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In my understanding, assigning a variable of a struct to another variable of the same type will make a copy. But this rule seems broken as shown on the following figure. Could you explain why this happened?

enter image description here

using System;

namespace ReferenceInValue
{
    class Inner
    {
        public int data;
        public Inner(int data) { this.data = data; }
    }

    struct Outer
    {
        public Inner inner;
        public Outer(int data) { this.inner = new Inner(data); }
    }

    class Program
    {
        static void Main(string[] args)
        {
            Outer p1 = new Outer(1);
            Outer p2 = p1;
            Console.WriteLine("p1:{0}, p2:{1}", p1.inner.data, p2.inner.data);


            p1.inner.data = 2;
            Console.WriteLine("p1:{0}, p2:{1}", p1.inner.data, p2.inner.data);


            p2.inner.data = 3;
            Console.WriteLine("p1:{0}, p2:{1}", p1.inner.data, p2.inner.data);

            Console.ReadKey();
        }
    }
}
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(This comment will be deleted) For those who answer my question, I will come back later to upvote and green check mark. I am sorry. –  xport Jun 26 '11 at 22:07

3 Answers 3

up vote 4 down vote accepted

You answered your question in the topic.

Your structure contains a reference, when the structure is copied, it is copied as a chunk of memory, including the reference (not the object that is referenced), just as if the reference was an integer or another primitive.

Copying a structure does not cause cloning.

In fact, placing a reference in a structure is a bad idea and should be avoided. An exception to this is immutable reference objects (such as strings), which are "safe" to place in structures, since they can not be modified, however you will still loose locality in memory.

Remember, value types are stored locally in the scope of their definition, reference types are always stored on heap and a reference is stored locally in the scope of their definition.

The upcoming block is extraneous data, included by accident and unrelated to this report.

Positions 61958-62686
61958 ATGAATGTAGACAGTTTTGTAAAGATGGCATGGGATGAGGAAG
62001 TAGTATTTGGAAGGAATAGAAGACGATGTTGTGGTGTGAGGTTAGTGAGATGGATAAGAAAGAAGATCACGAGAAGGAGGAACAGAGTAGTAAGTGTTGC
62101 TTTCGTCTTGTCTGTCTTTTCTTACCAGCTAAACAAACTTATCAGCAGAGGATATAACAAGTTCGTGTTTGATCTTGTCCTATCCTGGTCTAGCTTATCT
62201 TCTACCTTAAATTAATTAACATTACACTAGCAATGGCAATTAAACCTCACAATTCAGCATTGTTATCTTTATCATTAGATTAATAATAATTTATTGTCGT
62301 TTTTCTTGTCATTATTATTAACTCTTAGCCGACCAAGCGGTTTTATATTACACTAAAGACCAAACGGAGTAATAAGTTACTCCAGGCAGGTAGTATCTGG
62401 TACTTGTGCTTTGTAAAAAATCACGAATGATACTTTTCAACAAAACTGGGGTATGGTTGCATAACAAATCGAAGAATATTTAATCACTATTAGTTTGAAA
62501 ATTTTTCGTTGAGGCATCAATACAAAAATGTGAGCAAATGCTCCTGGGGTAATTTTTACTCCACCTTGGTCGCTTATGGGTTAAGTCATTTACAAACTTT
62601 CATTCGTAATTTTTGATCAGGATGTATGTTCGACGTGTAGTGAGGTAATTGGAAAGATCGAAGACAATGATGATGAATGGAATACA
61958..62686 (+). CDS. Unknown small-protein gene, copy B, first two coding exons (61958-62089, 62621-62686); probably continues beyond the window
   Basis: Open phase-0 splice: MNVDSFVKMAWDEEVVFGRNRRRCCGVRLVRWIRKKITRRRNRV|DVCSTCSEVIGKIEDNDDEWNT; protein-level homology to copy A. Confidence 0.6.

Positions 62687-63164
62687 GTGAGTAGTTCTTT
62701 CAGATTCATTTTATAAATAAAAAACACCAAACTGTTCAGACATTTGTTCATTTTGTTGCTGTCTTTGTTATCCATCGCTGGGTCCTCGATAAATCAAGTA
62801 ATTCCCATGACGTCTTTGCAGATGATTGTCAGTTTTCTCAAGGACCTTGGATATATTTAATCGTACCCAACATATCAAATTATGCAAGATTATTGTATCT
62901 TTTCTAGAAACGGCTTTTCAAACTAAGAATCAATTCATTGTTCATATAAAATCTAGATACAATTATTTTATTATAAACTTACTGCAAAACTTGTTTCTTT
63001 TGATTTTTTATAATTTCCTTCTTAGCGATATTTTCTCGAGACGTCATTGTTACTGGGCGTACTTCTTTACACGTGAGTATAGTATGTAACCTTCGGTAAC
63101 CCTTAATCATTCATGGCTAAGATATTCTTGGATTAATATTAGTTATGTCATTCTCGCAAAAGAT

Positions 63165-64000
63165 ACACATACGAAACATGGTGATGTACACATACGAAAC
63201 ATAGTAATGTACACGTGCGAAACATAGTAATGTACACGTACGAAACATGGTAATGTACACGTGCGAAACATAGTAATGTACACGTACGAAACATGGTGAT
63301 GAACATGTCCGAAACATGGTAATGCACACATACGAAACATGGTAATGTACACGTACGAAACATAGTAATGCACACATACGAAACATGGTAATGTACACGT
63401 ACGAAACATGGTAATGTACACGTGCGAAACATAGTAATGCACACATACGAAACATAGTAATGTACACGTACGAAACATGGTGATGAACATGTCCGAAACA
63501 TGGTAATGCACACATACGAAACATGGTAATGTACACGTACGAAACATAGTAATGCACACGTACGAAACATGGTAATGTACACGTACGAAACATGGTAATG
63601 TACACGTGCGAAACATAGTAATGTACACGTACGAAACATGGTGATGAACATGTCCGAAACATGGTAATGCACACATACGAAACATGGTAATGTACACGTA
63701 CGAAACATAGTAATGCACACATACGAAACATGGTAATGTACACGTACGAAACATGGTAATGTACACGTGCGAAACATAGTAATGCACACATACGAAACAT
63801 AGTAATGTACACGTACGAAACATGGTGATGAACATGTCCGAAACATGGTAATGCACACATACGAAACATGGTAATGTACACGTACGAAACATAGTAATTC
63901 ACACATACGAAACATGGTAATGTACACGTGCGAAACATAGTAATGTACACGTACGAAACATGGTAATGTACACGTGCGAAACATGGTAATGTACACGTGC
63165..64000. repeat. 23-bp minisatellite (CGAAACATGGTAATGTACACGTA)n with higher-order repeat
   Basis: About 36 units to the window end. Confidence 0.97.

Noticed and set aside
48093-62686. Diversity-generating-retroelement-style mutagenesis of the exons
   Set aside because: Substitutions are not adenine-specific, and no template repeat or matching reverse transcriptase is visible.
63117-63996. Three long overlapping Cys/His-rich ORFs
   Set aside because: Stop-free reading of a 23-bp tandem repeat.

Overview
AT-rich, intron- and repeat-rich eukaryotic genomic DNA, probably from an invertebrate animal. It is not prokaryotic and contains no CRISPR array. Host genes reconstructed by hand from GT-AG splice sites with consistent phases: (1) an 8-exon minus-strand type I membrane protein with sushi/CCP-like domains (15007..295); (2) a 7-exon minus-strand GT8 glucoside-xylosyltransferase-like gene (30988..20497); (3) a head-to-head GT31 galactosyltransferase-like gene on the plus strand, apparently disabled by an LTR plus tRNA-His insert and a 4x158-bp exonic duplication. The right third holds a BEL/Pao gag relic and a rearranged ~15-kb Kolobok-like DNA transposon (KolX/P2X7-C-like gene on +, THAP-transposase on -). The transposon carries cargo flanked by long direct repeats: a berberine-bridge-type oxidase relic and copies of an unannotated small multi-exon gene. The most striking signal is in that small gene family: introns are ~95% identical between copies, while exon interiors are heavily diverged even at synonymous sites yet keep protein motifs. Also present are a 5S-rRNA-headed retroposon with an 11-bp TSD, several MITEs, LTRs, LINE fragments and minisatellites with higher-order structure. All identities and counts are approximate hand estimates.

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1  
+1 for your answer and suggestion to avoid reference fields in a struct. –  xport Jun 26 '11 at 22:14
    
"In fact, placing a reference in a structure is a bad idea and should be avoided." - is this in general ? What about having a string (which is a reference type) in a struct ? –  Moe Sisko Jun 27 '11 at 5:08
    
Strings are immutable, which solves the copying issue. However, you still loose locality. Will edit to clarify. –  Danny Varod Jun 27 '11 at 6:31

Adding to what the others have said : If you need to convince yourself that p1.inner and p2.inner are indeed pointing to the same class instance, you can run code like this :

Console.WriteLine("ReferenceEquals:{0}", object.ReferenceEquals(p1.inner, p2.inner));

If you run this anytime after the line "Outer p2 = p1;", it will always write : "ReferenceEquals:True".

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+1 for informing ReferenceEquals. –  xport Jun 27 '11 at 15:30

P1 and P2 both are pointing to one object of type Inner... That's why values are the same...


struct Outer
{
   public Inner inner;
   public Outer(int data) { this.inner = new Inner(data); }

   public Clone() { return new Outer(this.inner.data); }
}

now try using the code like so:


...
 p2 = p1.Clone();
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